I was ‘waiting’ in the reception area of the Vice Chancellor of the University of NSW to speak to him after he agreed through his lawyer at the Supreme Court ‘to talk’ – based on which I withdrew my complaint against him – as suggested by the Chancellor. I was first asked by the Security staff to leave – but I said that I was within the law. They said I was trespassing and said the University was ‘private’ property. I said it was public property and that according to my understanding of the law – I was well within my rights to wait there to speak to the Vice Chancellor. The Police were then called and they just became the puppets of the University staff and arrested me for Trespass. This happened on four different occasions as I continued to exercise my rights as an Australian. I argued the case and released myself of the Trespass charges on the second occasion. The ‘conduct’ continued due to an attitude that I did not have ‘rights’. The Police listed me as Sri Lankan and the Courts did not see anything wrong with it despite my claim that I was lawfully Australian and hence such listing confirmed racial discrimination. The parallel of it in Sri Lanka would be for me to claim I was Sri Lankan but the Police insisting that I was Tamil.
 I sued the New South Wales government and was asked to pay deposit of $10,000 through Bank Guarantee before the Courts would let the matter go to trial. I did satisfy that requirement out of my hard earned, hard saved money. I paid off the University’s legal cost-claim in instalments despite knowing that it was wrong. But I needed the caveat lifted to clear the property for my heirs.  
As per the above report:
[A viral video of the arrests has led to calls of a boycott of the coffee chain, and protests have been organised at the store. Starbucks CEO Kevin Johnson said the arrests should not have happened. Philadelphia police released a recording of the call from the Starbucks employee that led to the arrest of two black men.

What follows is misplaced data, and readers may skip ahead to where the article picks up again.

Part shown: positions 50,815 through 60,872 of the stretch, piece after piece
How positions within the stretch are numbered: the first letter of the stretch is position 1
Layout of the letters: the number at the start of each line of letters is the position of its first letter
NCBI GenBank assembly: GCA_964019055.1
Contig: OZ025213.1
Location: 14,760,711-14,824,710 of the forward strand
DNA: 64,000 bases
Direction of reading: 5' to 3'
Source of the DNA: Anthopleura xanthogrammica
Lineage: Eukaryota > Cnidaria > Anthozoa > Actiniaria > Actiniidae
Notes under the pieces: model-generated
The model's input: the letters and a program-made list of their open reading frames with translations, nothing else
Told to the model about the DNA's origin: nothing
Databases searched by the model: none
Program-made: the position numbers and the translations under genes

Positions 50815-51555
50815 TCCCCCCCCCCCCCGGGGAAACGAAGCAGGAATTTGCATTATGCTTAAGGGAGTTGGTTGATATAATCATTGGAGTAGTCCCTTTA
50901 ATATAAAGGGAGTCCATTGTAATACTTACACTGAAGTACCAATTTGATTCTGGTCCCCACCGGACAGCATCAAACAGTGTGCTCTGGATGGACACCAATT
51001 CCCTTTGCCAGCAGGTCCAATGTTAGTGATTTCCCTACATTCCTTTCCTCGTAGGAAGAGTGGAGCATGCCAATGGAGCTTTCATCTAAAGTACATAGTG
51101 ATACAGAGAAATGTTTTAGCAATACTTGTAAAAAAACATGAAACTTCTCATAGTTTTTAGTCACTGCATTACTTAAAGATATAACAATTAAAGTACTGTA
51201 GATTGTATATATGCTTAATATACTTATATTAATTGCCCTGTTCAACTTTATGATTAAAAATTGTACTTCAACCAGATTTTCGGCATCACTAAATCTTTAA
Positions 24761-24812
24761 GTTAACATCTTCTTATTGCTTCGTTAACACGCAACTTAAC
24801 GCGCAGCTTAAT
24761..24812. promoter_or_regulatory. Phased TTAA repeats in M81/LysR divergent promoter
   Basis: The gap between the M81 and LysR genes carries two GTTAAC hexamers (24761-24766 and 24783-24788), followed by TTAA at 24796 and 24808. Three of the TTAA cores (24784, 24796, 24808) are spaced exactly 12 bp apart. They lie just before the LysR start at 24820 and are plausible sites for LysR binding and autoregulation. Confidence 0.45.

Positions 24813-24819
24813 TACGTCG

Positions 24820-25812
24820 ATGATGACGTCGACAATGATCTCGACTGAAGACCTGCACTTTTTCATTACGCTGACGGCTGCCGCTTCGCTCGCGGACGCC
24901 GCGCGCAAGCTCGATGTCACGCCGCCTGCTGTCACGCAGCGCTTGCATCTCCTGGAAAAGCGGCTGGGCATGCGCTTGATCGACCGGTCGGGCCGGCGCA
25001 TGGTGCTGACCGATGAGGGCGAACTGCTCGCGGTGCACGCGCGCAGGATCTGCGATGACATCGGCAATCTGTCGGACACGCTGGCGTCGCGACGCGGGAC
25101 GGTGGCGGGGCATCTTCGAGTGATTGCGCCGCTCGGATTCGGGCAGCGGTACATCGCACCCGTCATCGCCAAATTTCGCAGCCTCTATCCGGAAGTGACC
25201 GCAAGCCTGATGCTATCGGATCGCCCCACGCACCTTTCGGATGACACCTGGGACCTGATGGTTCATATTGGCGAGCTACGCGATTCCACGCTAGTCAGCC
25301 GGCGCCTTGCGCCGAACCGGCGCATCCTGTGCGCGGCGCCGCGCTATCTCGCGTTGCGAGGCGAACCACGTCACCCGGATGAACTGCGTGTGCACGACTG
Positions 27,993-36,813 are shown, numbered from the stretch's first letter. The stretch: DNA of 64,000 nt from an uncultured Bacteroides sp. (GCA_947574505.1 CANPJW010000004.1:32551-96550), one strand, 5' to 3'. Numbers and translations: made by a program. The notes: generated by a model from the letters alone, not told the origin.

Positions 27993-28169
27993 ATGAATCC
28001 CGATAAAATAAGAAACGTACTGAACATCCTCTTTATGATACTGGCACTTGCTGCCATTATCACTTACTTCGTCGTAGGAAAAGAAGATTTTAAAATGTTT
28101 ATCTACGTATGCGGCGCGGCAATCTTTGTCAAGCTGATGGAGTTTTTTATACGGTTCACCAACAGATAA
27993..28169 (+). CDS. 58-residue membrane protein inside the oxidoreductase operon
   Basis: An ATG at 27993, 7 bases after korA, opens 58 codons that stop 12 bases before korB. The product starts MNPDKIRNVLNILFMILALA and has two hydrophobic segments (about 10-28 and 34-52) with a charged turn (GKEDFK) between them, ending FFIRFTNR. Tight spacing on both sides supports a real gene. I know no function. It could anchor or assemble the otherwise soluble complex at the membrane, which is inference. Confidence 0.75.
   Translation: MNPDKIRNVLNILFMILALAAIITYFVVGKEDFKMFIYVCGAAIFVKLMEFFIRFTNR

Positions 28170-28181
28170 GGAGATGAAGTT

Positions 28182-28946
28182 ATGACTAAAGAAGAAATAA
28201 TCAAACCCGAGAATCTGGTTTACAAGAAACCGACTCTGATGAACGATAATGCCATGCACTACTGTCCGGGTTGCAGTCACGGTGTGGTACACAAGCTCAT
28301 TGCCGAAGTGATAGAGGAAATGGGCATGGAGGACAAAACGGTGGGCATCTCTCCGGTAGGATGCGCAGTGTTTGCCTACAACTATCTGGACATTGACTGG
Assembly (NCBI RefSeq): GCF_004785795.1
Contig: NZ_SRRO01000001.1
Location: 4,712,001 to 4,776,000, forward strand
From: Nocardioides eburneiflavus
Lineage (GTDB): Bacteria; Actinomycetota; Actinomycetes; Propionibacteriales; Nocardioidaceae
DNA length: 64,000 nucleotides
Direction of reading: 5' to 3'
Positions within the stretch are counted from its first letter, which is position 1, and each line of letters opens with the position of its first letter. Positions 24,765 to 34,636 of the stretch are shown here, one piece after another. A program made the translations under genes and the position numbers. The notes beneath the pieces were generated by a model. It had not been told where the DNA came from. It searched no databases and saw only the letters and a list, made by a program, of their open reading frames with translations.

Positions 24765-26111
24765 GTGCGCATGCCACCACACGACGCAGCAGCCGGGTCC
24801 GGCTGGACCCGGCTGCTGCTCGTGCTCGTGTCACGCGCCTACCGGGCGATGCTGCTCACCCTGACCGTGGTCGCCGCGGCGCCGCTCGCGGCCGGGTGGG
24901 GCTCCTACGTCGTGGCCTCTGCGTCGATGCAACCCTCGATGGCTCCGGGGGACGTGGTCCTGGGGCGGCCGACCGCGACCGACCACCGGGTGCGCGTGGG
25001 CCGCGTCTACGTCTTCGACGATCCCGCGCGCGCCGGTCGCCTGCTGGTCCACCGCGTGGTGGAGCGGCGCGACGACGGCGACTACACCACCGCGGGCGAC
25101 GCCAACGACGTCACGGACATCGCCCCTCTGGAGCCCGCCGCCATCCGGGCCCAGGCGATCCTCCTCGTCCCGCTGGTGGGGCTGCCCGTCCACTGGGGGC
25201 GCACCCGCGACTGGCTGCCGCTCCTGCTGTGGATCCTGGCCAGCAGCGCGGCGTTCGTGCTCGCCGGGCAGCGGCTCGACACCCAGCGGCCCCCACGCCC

In the recording, a woman is heard saying, “Hi, I have two gentlemen in my cafe that are refusing to make a purchase or leave.” She gives the address of the Starbucks store, and the entire call lasts less than 30 seconds
The video posted by a Starbucks client shows uniformed police questioning and then handcuffing the two men, who offer no resistance, as a white client repeatedly asks an officer, "What'd they do? What'd they do?"]
Unlike the Starbucks victims, I was an orphan fighting my own case. There were no white officers of the University to question the Police. On the third occasion, a lady did approach the Police who were dragging me out of the University and I was wearing sari, but the Police took her aside and I did not see the lady thereafter. Our Australian media, including ABC and SBS whom I kept informing  did nothing. They thus became silent accomplices in the acts of racial discrimination.
In contrast  let’s look at the following  report about the Starbucks’ Management’s response:
[Starbucks announced Tuesday that it would close all company-owned stores and corporate offices in the United States on May 29 to conduct "racial-bias education," following outrage over the arrest of two black men in one of its cafes.
It was the latest move by the CEO of Starbucks to recover from damage to the mammoth chain's reputation by the incident, captured on video and posted last Thursday on Twitter, which has been viewed millions of times and drawn widespread condemnation.
The curriculum will be designed "to address implicit bias, promote conscious inclusion, prevent discrimination and ensure everyone inside a Starbucks store feels safe and welcome," the company said in a statement.]

There was no such move by the University of NSW – even to apologise. But karma happened and migrant staff went to the ABC and spoke the language that the ABC better understood – ‘scientific fraud’. That matter cost the University millions of dollars in direct costs and much more in Reputation and Common Policy with reputed Universities.

My conclusion is that we Australians continue to carry the racial discrimination karma which surfaces whenever practice of law is weak. When we correct ourselves while feelings of victims are current – we would prevent tragedies like 9/11 in America and Bali bombing which seriously affected the psyche of Australians whose Prime Minister was also present in America during 9/11. A true believer of the Kingdom of God would identify with the science of this karma.